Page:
Deliverance Page 79

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CHAPTER THIRTY-THREE

RACHEL

The dungeon is a long, narrow room on the bottom level of James Rowan’s mansion. A single window is set in the far wall, allowing the muted shadows of dusk to seep into the room and color it gray. Wooden slats like the boards on sheep crates divide one side of the room into six cells. A thick length of iron chain coils around a hook beside each doorway, waiting to bolster the flimsy doors once someone is inside the cell. As far as dungeons go, it isn’t very secure. A healthy person at full strength could probably kick her way through one of the walls in a matter of minutes.

But healthy people aren’t imprisoned here. Why would they be? Rowansmark law states that anyone surviving a pain atonement sentence is then free to go with honor restored.

Anyone except the girl James Rowan still needs as a bargaining chip.

Samuel carries me past the first four cells and enters the fifth. The door to the sixth cell is closed, its chain looped through a hole above the doorknob and locked down tight.

I guess James Rowan needs someone else as a bargaining chip, too.

“Who’s there?” I wave weakly at the room beside us and instantly regret it as pain flares along my shoulder blades and throbs viciously.

“I don’t know,” Samuel says as he gently sets me on a narrow bunk that is attached to the far wall. The mattress is thin but clean, and a thick blanket rests at the foot of the bed.

“James Rowan might whip his people half to death, but never let it be said that he makes his prisoners go cold.” My voice cracks, and I hiss in a breath as I try to straighten my back. It’s impossible to find a comfortable sitting position.

Samuel puts a hand on my arm to stop my movements. “Wait until I get your wounds cleaned up.”

I stare at him. “You’re going to clean the wounds you inflicted?”

“Would you rather it have been Ian?” He turns away without waiting for an answer and leaves my cell for a moment. I take the opportunity to look around me. The room is small, almost half the size of Oliver’s tent in Lower Market, and mostly bare. Beside the bed I’m sitting on, there’s a wooden bucket in the corner for me to relieve myself in and a pair of iron rings embedded into the wall behind the bed. Since the wall behind me is part of the original room and is therefore the only side of the cell not made from flimsy wooden slats, I’m guessing those rings are used to secure the chains of unruly prisoners.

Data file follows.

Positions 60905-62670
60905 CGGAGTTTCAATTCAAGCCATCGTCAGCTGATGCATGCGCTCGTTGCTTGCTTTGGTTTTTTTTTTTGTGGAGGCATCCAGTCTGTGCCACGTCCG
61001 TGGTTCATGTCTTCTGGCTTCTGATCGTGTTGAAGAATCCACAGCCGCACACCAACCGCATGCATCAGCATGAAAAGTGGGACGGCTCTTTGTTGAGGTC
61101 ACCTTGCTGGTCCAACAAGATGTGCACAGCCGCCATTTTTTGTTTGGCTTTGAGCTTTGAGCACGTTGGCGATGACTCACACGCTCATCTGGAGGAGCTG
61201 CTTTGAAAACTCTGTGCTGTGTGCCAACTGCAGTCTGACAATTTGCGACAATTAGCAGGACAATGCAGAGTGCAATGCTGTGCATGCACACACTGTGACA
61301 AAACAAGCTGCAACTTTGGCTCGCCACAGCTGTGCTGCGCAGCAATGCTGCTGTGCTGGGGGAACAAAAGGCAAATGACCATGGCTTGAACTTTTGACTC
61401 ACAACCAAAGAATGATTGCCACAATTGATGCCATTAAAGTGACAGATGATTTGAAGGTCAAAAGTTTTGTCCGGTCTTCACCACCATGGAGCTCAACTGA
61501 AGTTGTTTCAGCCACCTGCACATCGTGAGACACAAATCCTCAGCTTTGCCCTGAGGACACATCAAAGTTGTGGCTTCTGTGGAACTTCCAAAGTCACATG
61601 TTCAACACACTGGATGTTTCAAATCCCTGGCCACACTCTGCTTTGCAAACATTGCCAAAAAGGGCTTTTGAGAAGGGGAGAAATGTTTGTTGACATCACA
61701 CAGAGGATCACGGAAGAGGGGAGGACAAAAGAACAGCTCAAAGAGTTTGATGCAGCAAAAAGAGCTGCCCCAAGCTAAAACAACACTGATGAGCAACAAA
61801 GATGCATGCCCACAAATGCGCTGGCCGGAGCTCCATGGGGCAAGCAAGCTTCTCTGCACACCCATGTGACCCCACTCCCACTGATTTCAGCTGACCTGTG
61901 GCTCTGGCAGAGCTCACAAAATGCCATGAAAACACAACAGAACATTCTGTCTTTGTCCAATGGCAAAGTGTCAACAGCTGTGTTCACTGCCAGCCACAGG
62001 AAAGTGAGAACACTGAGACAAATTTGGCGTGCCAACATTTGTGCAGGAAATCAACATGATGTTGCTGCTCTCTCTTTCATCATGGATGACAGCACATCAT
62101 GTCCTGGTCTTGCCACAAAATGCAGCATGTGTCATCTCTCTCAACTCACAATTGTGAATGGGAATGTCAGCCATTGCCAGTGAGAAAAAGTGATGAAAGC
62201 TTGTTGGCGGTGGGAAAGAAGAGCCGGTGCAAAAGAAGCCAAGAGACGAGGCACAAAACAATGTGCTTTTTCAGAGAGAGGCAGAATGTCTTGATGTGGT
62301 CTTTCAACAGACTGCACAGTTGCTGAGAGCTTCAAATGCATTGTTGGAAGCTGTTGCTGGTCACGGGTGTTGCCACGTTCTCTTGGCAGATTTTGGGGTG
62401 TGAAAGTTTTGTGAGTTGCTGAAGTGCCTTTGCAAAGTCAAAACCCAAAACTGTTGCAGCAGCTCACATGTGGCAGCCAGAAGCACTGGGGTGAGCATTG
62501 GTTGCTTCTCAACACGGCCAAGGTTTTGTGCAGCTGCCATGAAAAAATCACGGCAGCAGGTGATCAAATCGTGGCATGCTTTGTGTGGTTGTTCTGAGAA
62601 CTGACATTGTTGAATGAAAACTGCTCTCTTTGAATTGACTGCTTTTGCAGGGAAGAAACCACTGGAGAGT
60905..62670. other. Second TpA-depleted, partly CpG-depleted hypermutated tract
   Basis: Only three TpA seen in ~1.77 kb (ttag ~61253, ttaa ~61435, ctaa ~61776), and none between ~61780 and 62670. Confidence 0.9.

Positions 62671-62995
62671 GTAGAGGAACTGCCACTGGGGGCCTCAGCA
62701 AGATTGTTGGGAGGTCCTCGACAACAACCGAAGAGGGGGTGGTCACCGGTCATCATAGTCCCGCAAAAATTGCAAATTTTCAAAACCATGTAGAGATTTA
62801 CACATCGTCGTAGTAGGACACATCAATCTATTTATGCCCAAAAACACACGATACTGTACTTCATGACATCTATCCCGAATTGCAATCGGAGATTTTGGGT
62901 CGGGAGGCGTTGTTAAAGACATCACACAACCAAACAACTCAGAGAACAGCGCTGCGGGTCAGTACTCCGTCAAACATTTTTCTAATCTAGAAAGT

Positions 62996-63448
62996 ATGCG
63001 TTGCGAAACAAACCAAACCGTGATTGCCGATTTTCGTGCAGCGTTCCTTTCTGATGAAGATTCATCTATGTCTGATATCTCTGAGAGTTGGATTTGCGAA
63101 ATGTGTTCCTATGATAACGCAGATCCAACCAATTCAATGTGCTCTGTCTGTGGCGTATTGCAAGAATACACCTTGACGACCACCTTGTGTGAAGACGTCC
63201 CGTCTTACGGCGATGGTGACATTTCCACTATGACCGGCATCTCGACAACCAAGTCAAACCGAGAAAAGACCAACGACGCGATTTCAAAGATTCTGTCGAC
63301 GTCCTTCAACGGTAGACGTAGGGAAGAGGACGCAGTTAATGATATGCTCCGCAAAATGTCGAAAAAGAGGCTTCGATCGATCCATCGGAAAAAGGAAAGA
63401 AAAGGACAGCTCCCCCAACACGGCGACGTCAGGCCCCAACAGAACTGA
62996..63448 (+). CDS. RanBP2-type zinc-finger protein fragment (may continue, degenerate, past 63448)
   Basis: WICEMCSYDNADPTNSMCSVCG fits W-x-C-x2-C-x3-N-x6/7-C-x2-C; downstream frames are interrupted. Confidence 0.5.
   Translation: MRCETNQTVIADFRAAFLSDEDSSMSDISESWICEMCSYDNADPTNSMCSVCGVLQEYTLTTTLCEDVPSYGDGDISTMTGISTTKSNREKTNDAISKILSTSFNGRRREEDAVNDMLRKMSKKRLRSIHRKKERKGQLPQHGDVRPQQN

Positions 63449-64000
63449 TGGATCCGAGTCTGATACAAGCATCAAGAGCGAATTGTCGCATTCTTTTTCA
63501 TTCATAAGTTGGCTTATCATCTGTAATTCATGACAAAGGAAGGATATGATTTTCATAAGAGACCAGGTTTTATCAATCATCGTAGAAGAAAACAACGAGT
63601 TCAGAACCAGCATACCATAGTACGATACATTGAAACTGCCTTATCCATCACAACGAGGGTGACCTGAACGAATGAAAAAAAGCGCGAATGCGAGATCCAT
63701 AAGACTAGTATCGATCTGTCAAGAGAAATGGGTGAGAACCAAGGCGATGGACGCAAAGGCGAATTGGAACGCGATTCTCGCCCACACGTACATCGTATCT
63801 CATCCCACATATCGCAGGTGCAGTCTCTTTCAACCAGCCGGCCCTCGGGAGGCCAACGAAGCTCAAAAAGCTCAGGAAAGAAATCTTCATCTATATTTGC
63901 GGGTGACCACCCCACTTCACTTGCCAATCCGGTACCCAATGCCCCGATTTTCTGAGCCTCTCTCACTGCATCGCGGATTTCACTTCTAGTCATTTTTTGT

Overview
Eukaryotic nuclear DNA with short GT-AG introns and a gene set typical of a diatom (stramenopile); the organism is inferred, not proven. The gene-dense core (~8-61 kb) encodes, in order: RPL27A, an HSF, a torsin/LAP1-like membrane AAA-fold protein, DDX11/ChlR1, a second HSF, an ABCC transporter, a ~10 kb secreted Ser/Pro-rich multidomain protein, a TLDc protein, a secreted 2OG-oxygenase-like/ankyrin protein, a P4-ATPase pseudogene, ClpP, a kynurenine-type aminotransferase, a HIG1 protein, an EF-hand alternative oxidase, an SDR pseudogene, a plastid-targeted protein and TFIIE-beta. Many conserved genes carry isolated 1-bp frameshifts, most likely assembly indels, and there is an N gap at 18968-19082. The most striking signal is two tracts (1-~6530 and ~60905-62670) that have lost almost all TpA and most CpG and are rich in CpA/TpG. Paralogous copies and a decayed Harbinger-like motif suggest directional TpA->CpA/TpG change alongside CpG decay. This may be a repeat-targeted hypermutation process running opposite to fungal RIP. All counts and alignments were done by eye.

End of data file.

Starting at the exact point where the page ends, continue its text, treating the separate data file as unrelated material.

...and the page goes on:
I wouldn’t be surprised to see Samuel return with a pair of chains for me, but instead he steps back into the cell with a piece of fabric and a small metal box in his hands.

“Can you lie on your stomach?” he asks.

I slowly lower myself to the bunk, pressing my lips together to keep from crying out as my every movement reopens the slashes across my back, sending burning pain cascading down my nerves until tears clog my throat. Samuel’s hands are careful but firm as he cleans the wounds, covers them with a salve that instantly takes away half of the pain, and then puts bandages into place.

“You need to move every few hours, even though it hurts,” he says. “Make yourself get up and walk. It will feel like the worst thing you’ve ever done to yourself, but it will help you heal much faster.”

I scrub my palms over my face, erasing the last of my tears, and slowly sit up. The salve helps, but it still feels like my back is coated in fire whenever I move. Once I’m sitting, clutching my ruined tunic to me, I meet Samuel’s eyes. His expression is calm and distant, as if he hadn’t just whipped me and then gently tended my wounds.

“Why are you helping me?” This time, I’m not asking because I’m hoping he’ll become my ally. I’m asking because I can’t understand a man like Samuel obeying James Rowan without question.

Or maybe taking care of my wounds was Samuel’s small way of rebelling against his leader. Of keeping his own humanity intact.

If so, I wish he’d found a way to rebel when it really counted—before Ian burned down my city and started killing off my friends.

Samuel sets the first aid box down and picks up the piece of fabric. He unfolds it, and I see that it’s a tunic sewn from rough, unbleached cotton. He offers it to me, and turns his back in an unspoken acknowledgment that even though it will hurt to pull a new tunic over my head, I absolutely refuse to allow him to help me get dressed.

“I’m done,” I say, and he turns back to face me, his expression as impassive as ever. “Are you going to tell me why you’re helping me?”

“It’s over now. You’ve faced your punishment. You survived. There’s no need to prolong the pain.” A muscle in his jaw flexes. “If you were my daughter, I’d want someone to take care of you.” He crouches and picks up my ruined tunic and then meets my eyes. “It’s over, Rachel. Wait it out. Move often enough to heal well. And once the controller is returned, you’ll be free to leave.”

“You really believe that.” I don’t know whether to laugh at his blind faith in his leader or cry for a man who has goodness in him but fails to stand up for others when it really matters.

The creases at the corners of his eyes tighten. “I believe it because it’s true.”

He moves as if to stand, and I lean forward, gasping when pain shoots across my back, and grab his hand. He stares at my hand, white and smudged with blood against his dark skin, and I say, “It’s not true, Samuel. I’m dead, and you helped kill me. Just like you helped kill thousands of people in my city. Just like you helped poison my best friend and slit the throats of children and light white phosphorous fires that killed or disfigured innocent—”

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